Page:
A Pulitzer Prize winning poet made a lasting impression in Omaha Thursday night as she read gripping poems that delved into racial issues she doesn't want the world to forget.
U.S. Poet Laureate Natasha Trethewey spoke at the Joslyn Art Museum as the featured speaker of Creighton University's Center for Health Policy and Ethics 23rd Women and Health Lecture.
Trethewey is serving her second year as the U.S. Poet Laureate and has written four collections of poetry. She is a creative writing professor at Emory University in Georgia.
Trethewey discusses tough issues in her poems, including blacks in the Civil War, growing up in an interracial family during the 1960s and coping with her mother's 1985 murder.
She is known for her 2007 Pulitzer Prize-winning poetry collection, titled “Native Guard.” The series of poems ties her family history to the time period between the Civil War and the Civil Rights Movement in her home state of Mississippi.
She began her lecture with a poem from that collection she calls “Miscegenation.” She said it's a “poem about the kind of hurt that might make one begin to write poetry.”
It tells the story about how her black mother, Gwendolyn Ann Turnbough, and her white father, Eric Trethewey, broke Mississippi law by getting married in 1965. A year later her mother gave birth to Trethewey in Gulfport, Miss.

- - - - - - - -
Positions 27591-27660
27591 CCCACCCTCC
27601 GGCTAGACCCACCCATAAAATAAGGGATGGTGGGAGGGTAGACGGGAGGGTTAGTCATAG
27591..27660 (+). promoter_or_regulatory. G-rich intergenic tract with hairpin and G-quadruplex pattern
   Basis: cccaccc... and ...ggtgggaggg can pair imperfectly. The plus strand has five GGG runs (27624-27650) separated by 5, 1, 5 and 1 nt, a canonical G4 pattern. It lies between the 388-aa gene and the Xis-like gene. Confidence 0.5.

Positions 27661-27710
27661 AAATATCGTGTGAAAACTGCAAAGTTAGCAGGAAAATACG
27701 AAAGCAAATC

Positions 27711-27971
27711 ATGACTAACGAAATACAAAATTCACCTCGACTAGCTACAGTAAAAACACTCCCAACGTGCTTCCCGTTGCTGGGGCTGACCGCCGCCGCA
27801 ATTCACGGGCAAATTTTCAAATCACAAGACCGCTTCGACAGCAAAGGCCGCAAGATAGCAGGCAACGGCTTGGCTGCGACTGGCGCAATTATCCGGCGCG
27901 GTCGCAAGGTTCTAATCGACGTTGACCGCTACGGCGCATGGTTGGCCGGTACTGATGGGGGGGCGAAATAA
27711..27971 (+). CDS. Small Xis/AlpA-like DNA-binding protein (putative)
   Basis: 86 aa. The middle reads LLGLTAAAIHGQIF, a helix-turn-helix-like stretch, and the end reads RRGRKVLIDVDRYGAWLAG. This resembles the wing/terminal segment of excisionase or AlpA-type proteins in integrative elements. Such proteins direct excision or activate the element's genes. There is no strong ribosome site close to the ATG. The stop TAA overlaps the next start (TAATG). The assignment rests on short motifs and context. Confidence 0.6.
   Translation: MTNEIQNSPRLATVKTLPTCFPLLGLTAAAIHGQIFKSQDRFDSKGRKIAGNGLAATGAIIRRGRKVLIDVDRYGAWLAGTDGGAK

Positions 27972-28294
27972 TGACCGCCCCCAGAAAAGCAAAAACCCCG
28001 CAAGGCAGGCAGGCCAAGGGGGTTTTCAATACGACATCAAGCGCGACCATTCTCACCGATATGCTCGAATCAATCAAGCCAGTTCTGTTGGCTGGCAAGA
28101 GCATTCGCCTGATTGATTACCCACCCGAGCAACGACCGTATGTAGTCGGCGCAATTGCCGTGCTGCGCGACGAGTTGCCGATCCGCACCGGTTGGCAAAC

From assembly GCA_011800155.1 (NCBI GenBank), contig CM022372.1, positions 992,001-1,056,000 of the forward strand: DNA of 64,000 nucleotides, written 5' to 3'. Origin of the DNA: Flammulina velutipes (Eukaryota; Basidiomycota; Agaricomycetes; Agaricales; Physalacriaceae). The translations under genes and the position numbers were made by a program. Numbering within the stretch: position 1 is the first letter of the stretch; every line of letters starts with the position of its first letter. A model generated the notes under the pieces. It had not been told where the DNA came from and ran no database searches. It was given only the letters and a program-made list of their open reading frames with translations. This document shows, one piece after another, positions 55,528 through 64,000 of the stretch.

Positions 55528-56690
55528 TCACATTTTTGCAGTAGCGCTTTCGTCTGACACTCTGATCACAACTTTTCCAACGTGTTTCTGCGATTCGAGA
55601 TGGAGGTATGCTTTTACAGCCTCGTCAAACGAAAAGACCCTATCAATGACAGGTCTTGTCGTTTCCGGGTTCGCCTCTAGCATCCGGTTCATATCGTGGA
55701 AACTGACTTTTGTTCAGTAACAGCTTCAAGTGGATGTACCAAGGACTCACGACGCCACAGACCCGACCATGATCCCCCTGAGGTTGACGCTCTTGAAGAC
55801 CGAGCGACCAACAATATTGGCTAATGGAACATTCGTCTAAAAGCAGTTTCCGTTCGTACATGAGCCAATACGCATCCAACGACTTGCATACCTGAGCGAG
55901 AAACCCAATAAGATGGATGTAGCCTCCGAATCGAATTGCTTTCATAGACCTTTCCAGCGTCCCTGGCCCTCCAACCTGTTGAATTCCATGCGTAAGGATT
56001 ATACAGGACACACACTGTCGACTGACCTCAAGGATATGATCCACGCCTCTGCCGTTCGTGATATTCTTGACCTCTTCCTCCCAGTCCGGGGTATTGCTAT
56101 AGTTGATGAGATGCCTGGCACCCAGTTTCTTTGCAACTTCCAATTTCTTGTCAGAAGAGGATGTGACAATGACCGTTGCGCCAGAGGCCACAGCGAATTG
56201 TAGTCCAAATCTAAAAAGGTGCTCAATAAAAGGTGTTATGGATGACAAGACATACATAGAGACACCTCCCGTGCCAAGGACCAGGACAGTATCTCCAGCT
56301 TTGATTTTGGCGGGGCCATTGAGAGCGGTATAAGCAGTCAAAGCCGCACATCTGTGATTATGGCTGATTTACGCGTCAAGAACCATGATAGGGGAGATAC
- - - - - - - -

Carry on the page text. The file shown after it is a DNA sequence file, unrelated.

Trethewey read another poem about her mother and Canadian father meeting at an all-black college.
Her father, now a poet and professor of English at Hollins University, had applied to the school because it was affordable. He didn't know it was an all-black school until he arrived, Trethewey said.
She continued reading more poems, going deeper and deeper into civil rights and family issues.
One poem talked about a night when the Ku Klux Klan burned a cross in her yard. She describes how her family peered out the window and saw white men dressed like angels.
Another poem talks about how while on a walk with her mom, passers-by asked if her mother was her maid.
When her mother said she was Trethewey's mother, the people emptied their pockets.
She has authored several other poems about losing her mother.
She said her mother's death pushed her to write poetry.
Her most recent collection, “Thrall,” examines race and her ongoing relationship with her father.
Trethewey said poetry is a language that asks people to “listen differently.”
“In the elegant language of a poem, I find that we have the best repository for our most humane and just expressions of feeling,” she said.
The crowd of more than 700 appeared moved by Trethewey's powerful words. Wendy Wright, a theology professor at the Creighton University, said the lecture was “soul nourishing.” Another audience member, Renee O'Brien of Omaha, said she was impressed by the depth of the poems.
“I thought she was marvelous,” O'Brien said. “She really touched my heart and mind.”